Pie in the sky
As we approach 2012, the attention of the aviation world is focused on Europe with its misguided plans to bring international aviation into its emissions trading scheme. The US$1.2 billion cost to airlines is a mistake neither the industry nor the environment can afford.
Aviation is committed to environmental responsibility. Alongside safety and security, it is a top priority. In 2009, the aviation value chain agreed to the most ambitious targets of any global industry - improving fuel efficiency by 1.5 per cent annually to 2020, capping net emissions from 2020 and cutting net emissions in half by 2050 compared to 2005.
These targets are challenging. Aviation represents 2 per cent of man-made carbon dioxide. This year, airlines will emit about 650 million tonnes of carbon while safely carrying 2.8 billion passengers and 46 million tonnes of freight. This activity supports 33 million jobs and facilitates US$3.5 trillion of global business. By 2050, we estimate that the global economy will require air transport to handle 16 billion passengers and 400 million tonnes of cargo. We aspire to do that while cutting our carbon footprint in half to some 320 million tonnes.
Green business is good business. Fuel savings, which go hand in hand with emissions reductions, are critical to business. Aviation's 2012 fuel bill is expected to top US$200 billion. Saving even 1 per cent reduces costs by US$2 billion. That is considerable motivation given the US$4.9 billion profit forecast for a paltry margin of just 0.8 per cent.
Aviation has a clear plan. The industry has agreed - and the International Civil Aviation Organisation has endorsed - a four-pillar strategy based on improved technology, efficient infrastructure, better operations and positive economic measures. This is a global approach to solve a global problem. A fair global emissions trading or compensation scheme under the leadership of the International Civil Aviation Organisation could play an important role.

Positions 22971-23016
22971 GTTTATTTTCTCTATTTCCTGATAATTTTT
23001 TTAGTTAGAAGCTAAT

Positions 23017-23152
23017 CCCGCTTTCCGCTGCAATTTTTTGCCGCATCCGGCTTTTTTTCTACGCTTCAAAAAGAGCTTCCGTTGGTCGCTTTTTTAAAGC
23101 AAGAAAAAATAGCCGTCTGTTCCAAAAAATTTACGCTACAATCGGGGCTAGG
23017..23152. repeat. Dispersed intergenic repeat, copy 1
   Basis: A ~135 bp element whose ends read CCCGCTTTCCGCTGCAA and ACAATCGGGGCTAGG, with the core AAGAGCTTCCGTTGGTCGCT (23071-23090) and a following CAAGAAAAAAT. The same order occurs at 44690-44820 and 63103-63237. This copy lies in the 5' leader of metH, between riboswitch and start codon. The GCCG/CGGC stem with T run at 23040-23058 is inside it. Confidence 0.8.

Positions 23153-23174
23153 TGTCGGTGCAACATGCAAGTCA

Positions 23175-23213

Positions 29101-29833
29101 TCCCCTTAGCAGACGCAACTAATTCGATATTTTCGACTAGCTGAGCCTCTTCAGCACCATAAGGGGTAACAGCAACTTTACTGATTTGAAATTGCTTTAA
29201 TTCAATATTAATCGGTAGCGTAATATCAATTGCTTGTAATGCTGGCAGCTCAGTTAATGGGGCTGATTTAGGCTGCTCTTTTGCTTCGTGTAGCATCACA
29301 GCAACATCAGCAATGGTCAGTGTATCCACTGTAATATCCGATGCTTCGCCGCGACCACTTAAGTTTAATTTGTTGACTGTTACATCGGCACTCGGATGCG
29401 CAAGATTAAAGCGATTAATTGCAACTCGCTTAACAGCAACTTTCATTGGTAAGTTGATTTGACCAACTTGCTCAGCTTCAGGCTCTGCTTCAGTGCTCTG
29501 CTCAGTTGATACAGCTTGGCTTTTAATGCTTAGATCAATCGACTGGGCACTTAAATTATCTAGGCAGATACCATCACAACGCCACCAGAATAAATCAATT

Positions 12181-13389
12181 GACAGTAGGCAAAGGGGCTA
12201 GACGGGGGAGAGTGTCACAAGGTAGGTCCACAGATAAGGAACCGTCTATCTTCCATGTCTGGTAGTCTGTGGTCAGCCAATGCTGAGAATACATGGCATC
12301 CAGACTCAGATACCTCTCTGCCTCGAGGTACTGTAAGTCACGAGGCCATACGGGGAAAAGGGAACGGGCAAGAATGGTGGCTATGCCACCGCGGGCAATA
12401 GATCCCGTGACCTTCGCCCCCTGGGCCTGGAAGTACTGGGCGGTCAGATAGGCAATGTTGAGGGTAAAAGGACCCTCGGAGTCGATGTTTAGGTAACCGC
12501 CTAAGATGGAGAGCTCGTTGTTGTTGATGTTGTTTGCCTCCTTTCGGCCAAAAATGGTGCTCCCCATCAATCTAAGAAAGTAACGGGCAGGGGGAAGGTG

Europe's emissions trading plans do not measure up. There is no requirement for any of the monies collected to be invested in environmental initiatives. And the regional approach distorts markets. A non-stop flight from Hong Kong to London would pay the costs for its entire journey. But changing planes in Moscow, Dubai or Istanbul means the costs only apply to the last leg of the journey.
Besides, many countries view this extra- territorial action as an attack on sovereignty that contravenes international law. The colonial days when Europe imposed taxes outside its border are over. China, India and the US are among the states speaking out. Moreover, the US is processing a bill to make it illegal for its carriers to participate in the scheme.
Kudos goes to Europe for raising environmental awareness. But the relentless determination to implement a flawed regional emissions trading scheme is dividing the world just when we need unity. It's time for Europe to focus on a Plan B that supports the International Civil Aviation Organisation's commitment to develop a global framework for economic measures by 2013, the principles for which are already agreed.